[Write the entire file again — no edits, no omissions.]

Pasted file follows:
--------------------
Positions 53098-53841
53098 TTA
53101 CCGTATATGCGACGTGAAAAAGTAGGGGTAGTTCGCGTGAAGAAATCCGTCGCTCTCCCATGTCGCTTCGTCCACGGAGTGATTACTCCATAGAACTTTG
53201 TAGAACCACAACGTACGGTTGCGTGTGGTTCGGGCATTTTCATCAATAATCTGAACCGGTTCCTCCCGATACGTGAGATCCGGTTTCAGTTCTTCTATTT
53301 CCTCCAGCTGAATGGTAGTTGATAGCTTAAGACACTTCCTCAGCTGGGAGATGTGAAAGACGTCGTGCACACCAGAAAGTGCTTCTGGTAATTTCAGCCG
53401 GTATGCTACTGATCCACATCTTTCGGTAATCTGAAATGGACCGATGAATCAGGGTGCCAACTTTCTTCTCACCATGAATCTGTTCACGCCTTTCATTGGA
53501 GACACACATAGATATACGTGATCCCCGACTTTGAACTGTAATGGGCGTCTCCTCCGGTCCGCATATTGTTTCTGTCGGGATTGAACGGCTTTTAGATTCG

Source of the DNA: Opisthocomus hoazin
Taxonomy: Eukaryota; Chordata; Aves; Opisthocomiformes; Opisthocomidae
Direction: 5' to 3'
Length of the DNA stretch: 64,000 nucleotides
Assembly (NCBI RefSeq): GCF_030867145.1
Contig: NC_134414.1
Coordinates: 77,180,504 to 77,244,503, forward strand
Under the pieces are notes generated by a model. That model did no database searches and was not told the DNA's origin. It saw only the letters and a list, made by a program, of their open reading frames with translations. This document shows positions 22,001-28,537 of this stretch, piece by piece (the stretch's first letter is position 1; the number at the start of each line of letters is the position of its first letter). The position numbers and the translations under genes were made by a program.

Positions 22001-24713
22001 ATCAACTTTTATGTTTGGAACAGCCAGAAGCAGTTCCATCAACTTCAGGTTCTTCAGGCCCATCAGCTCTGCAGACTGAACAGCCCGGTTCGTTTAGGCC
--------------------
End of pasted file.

Positions 53098-53841
53098 TTA
53101 CCGTATATGCGACGTGAAAAAGTAGGGGTAGTTCGCGTGAAGAAATCCGTCGCTCTCCCATGTCGCTTCGTCCACGGAGTGATTACTCCATAGAACTTTG
53201 TAGAACCACAACGTACGGTTGCGTGTGGTTCGGGCATTTTCATCAATAATCTGAACCGGTTCCTCCCGATACGTGAGATCCGGTTTCAGTTCTTCTATTT
53301 CCTCCAGCTGAATGGTAGTTGATAGCTTAAGACACTTCCTCAGCTGGGAGATGTGAAAGACGTCGTGCACACCAGAAAGTGCTTCTGGTAATTTCAGCCG
53401 GTATGCTACTGATCCACATCTTTCGGTAATCTGAAATGGACCGATGAATCAGGGTGCCAACTTTCTTCTCACCATGAATCTGTTCACGCCTTTCATTGGA
53501 GACACACATAGATATACGTGATCCCCGACTTTGAACTGTAATGGGCGTCTCCTCCGGTCCGCATATTGTTTCTGTCGGGATTGAACGGCTTTTAGATTCG

Source of the DNA: Opisthocomus hoazin
Taxonomy: Eukaryota; Chordata; Aves; Opisthocomiformes; Opisthocomidae
Direction: 5' to 3'
Length of the DNA stretch: 64,000 nucleotides
Assembly (NCBI RefSeq): GCF_030867145.1
Contig: NC_134414.1
Coordinates: 77,180,504 to 77,244,503, forward strand
Under the pieces are notes generated by a model. That model did no database searches and was not told the DNA's origin. It saw only the letters and a list, made by a program, of their open reading frames with translations. This document shows positions 22,001-28,537 of this stretch, piece by piece (the stretch's first letter is position 1; the number at the start of each line of letters is the position of its first letter). The position numbers and the translations under genes were made by a program.

Positions 22001-24713
22001 ATCAACTTTTATGTTTGGAACAGCCAGAAGCAGTTCCATCAACTTCAGGTTCTTCAGGCCCATCAGCTCTGCAGACTGAACAGCCCGGTTCGTTTAGGCC